GPTZero Goes Viral, NYC Education Department Blocks ChatGPT, Microsoft Plans To Add ChatGPT To Apps
Here are the week's top stories about artificial intelligence
With one exception, this week’s top stories are all related to OpenAI, the makers of ChatGPT.
ChatGPT’s OpenAI is in discussions to double its 2021 valuation, according to a report from the WSJ on Jan. 5. The deal may include at least $300M in shares sales, structured as a tender offer, where investors buy shares from existing holders. The New York Times also reported Jan. 7 on the “new gold rush” of investment in the space, citing Jasper, Stability AI, and a number of other smaller projects that “have been inundated with investor interest.”
The Information reported this week on discussions underway at Microsoft about adding OpenAI to Bing search, and its family of apps “so customers can automatically generate text using simple prompts.” One source cited in the Jan. 7 article said that researchers and engineers have been working for more than a year on adding machine-learning models to customers’ private data. Microsoft disclosed in July 2019 that it invested $1 billion in OpenAI.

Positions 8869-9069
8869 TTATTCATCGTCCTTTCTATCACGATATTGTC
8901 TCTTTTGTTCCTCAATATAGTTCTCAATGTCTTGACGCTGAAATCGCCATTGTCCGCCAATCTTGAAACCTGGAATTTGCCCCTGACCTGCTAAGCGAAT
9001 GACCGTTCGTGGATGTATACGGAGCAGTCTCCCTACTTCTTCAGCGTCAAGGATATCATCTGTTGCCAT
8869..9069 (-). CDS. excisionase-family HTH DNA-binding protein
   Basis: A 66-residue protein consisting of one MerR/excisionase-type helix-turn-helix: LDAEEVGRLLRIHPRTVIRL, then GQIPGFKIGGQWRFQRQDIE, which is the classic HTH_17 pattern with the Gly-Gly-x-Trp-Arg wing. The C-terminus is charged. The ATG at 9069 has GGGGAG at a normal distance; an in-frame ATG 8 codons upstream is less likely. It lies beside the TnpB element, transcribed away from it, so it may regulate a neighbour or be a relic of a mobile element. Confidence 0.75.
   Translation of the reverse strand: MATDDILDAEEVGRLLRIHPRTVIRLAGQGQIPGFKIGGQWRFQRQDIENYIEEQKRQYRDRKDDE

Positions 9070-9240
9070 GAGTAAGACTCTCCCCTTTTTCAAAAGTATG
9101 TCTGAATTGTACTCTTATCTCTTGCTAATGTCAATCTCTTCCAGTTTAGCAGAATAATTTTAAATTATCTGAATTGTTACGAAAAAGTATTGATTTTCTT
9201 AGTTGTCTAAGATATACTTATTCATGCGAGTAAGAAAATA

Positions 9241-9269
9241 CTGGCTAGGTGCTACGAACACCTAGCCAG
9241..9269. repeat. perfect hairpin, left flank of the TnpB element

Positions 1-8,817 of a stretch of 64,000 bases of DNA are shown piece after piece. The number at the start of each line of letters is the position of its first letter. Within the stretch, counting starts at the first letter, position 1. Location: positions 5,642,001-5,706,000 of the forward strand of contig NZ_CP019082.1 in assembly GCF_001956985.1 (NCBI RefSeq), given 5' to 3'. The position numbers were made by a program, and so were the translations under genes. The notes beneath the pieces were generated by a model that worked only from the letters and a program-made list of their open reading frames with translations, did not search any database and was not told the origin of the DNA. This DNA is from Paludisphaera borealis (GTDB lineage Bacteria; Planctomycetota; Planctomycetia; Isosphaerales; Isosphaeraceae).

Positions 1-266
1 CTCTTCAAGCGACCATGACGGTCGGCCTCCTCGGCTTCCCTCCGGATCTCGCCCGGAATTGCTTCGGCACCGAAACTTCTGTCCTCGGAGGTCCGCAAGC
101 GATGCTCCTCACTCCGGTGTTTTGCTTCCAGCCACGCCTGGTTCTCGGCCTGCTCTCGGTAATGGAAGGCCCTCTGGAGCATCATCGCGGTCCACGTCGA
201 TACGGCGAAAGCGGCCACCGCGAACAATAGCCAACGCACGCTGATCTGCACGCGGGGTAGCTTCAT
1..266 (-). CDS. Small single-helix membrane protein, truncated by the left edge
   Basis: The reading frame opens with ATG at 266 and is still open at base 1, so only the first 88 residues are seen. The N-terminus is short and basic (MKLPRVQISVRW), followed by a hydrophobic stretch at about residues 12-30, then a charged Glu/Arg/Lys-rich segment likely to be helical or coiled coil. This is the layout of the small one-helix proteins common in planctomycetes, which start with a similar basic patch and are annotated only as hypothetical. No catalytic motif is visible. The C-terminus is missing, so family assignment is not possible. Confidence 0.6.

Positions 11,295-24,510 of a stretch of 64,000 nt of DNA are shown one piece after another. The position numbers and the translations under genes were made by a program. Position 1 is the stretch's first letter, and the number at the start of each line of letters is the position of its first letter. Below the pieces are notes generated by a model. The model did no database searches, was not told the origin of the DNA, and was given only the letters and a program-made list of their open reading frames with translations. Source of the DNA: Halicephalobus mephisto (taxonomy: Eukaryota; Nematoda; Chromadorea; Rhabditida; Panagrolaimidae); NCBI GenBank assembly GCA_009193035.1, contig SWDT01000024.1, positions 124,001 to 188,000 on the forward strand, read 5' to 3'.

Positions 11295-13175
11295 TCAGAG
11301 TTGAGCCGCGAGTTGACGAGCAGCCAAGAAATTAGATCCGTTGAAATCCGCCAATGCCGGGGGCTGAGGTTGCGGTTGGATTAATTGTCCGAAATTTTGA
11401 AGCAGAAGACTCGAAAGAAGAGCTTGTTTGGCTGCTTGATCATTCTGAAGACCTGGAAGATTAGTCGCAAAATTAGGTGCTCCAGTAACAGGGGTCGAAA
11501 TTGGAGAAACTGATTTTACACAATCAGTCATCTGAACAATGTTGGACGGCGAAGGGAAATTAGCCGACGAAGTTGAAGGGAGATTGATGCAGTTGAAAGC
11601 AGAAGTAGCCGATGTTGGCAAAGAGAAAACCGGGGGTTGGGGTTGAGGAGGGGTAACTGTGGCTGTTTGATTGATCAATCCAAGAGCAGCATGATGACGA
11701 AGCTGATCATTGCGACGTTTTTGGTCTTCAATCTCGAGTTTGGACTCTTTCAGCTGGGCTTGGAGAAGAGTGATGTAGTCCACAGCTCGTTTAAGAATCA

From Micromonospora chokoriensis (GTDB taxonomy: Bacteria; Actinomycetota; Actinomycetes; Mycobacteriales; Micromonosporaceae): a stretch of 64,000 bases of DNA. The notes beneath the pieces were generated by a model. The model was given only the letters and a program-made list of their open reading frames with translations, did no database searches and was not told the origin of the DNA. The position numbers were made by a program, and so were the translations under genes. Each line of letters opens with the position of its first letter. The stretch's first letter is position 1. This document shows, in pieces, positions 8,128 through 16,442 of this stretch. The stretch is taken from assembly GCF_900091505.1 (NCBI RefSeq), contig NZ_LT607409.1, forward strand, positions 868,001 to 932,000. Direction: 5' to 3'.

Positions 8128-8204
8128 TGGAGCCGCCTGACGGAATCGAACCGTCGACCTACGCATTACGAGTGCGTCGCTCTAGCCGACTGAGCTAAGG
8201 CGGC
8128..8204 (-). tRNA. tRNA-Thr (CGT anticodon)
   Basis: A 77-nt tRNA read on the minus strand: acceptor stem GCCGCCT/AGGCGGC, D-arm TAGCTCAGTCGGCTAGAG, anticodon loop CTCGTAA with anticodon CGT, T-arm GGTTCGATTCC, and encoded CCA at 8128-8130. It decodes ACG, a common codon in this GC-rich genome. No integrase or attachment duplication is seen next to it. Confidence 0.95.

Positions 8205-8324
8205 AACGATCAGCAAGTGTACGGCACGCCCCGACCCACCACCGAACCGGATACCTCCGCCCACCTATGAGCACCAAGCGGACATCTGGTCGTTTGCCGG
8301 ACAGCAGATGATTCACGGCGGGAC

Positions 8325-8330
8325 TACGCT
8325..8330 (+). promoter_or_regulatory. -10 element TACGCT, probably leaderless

Business Insider reported on Jan. 7 about a 22-year-old senior at Princeton, who created an app to tell if an essay was written by a human or by OpenAI’s ChatGPT. GPTZero scores text on its “perplexity and burstiness.” The app was currently down on Jan. 7 at 1 p.m. PST, likely due to an influx of traffic.
A NYC education department spokesperson cites “negative impacts on student learning, and concerns regarding the safety and accuracy of content” related to ChatGPT. “Individual schools can still request access to the site if they’re planning to study the technology behind the chatbot, a department spokesperson said.”
Techcrunch reported on the top AI products at CES 2023, including a bird-friendly feeder, a self-driving stroller, and a pepper-picking robot. See the latest developments from CES’s dedicated artificial intelligence page here.
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